We’ve all felt that annoying tightness or discomfort in our necks after a night of poor sleep or a day hunched over a screen. Neck stretches are the way to fix that…right?
Not exactly. If you want a long-term solution to neck stiffness or discomfort and a preventive way to stop it from happening in the first place, you have to focus on more than just your neck, Laura Miranda, D.P.T., C.S.C.S., a New York–based physical therapist and trainer, tells SELF.
“You have to address the whole system,” she says. “That means your cervical spine—your neck—and your thoracic spine [the middle of your back].”
Before you can work on alleviating that tightness, you first should understand what might be causing that neck discomfort.
There are actually a few things that could be going on to throw that area out of whack, leading to that all-too-familiar feeling of tightness and stiffness above your shoulders. Improper posture is a big one, Miranda says. This causes your head, shoulders, and middle back to pull forward, which triggers the muscles in that area to try to pull them back into alignment. As a result, they start to feel tight and stiff.
Shallow breathing is another potential trigger for neck discomfort, Miranda says. People—especially when they’re stressed—tend to be chest breathers, or shallow breathers, where they rely on their accessory breathing muscles, like the upper trapezius muscles and pectoral muscles, rather than the diaphragm (which allows deep belly breaths).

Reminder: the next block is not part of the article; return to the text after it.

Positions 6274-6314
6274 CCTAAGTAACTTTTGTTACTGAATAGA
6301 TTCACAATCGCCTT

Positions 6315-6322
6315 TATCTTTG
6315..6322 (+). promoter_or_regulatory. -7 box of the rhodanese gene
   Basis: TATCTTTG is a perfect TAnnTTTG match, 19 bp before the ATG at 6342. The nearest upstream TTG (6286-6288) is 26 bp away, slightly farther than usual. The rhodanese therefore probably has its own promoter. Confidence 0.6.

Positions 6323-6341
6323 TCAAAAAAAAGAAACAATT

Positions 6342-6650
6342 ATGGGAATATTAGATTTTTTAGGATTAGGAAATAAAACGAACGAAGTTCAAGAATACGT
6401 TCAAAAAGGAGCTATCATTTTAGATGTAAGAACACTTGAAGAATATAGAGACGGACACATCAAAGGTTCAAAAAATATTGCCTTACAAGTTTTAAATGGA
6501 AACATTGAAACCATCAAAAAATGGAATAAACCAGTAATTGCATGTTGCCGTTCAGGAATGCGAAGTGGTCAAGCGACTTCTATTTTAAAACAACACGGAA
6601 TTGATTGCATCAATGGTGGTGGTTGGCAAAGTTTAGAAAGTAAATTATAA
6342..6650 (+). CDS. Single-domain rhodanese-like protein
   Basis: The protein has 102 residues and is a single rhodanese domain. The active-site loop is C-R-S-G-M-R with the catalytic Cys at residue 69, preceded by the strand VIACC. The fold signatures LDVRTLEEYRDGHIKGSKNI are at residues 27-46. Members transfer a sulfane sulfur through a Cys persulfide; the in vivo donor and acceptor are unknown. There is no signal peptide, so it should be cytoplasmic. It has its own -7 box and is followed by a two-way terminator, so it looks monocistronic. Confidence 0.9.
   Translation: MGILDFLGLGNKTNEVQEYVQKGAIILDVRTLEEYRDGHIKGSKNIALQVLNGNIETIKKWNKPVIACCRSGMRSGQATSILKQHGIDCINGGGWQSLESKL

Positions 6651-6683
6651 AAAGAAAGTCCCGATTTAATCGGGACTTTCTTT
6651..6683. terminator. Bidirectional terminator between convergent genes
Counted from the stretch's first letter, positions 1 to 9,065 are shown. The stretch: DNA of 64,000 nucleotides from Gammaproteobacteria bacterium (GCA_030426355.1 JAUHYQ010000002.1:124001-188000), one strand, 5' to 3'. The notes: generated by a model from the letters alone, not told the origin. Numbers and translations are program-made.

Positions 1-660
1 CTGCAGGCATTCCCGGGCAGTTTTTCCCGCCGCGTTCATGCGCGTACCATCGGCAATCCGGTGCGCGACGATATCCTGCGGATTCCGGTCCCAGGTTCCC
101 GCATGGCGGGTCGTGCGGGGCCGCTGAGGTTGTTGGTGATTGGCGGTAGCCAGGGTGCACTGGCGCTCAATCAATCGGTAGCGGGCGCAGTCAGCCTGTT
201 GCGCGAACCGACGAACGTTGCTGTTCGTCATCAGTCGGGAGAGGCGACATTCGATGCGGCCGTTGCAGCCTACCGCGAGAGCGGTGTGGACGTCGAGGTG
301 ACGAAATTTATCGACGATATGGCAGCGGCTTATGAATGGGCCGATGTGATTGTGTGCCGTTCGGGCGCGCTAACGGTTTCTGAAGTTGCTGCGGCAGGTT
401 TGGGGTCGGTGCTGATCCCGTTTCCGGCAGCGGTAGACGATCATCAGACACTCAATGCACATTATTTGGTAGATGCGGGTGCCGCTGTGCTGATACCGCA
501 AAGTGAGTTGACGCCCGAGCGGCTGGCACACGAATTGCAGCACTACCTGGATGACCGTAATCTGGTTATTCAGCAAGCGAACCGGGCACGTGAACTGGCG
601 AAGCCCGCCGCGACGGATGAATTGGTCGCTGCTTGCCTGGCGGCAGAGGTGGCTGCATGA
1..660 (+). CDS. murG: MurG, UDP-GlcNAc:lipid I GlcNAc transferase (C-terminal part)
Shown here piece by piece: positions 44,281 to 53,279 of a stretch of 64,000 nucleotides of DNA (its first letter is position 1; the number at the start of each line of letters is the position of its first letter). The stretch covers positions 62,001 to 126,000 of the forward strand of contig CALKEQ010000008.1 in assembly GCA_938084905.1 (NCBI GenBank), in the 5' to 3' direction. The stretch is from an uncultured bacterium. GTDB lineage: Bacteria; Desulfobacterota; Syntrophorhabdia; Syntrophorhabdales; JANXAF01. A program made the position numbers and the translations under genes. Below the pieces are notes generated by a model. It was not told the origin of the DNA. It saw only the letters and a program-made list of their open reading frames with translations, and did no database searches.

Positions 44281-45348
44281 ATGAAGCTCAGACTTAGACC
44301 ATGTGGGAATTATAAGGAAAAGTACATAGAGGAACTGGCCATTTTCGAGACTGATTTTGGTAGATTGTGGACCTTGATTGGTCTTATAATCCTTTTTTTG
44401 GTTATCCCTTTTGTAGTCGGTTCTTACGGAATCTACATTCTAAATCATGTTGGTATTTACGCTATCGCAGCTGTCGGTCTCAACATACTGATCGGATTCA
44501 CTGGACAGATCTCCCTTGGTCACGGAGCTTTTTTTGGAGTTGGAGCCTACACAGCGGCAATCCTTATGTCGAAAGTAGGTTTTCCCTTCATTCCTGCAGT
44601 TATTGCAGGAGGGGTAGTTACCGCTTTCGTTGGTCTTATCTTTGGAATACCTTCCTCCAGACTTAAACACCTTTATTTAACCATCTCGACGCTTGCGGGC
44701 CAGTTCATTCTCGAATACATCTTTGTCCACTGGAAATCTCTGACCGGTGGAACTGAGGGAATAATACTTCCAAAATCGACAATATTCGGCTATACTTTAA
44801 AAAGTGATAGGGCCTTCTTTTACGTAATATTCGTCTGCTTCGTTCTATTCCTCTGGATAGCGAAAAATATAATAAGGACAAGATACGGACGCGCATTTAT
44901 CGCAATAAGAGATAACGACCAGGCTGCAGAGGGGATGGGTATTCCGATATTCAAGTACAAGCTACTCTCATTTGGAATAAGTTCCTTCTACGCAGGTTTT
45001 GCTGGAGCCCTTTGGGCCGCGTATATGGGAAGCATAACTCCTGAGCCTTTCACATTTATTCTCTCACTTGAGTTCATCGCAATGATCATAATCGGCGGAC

“The muscles in the neck and the shoulders become overworked, making them feel tense and your tightness feel worse,” Miranda says.
If you’re dealing with neck tightness or stiffness, working on sitting and standing in an aligned posture (ribs stacked right over your pelvis and your head stacked right over your ribs) and breathing diaphragmatically are key. But stretching plays an important role after that.
The best neck stretches—which again, don’t only target your neck—include both static and dynamic options. While we may think of neck stretches as something you just hold, mobility-based moves also play a super-important role, says Miranda. They help your body take the proper posture you learn during static stretches and apply it to movement.
For most cases of simple neck pain, tightness, or discomfort, trying some neck stretches—like in the routine below—can be enough to alleviate the stiffness and help you feel better. But if you have any more alarming symptoms, like numbness or tingling in your neck, arms, or extremities, you should connect with your doctor or physical therapist to see if there may be a more serious cause for your neck pain.
Hold each static stretch for at least 30 seconds, or 5-8 deep, diaphragmatic breaths in and out, and the dynamic moves for the time specified.
Demonstrating the moves below are Hejira Nitoto (photos 1, 3, and 6), a mom of six and a certified personal trainer and fitness apparel line owner based in Los Angeles; Shauna Harrison (photo 4), a Bay Area–based trainer, yogi, public health academic, advocate, and columnist for SELF; and Caitlyn Seitz (photos 2 and 5), a New York–based group fitness instructor and singer-songwriter.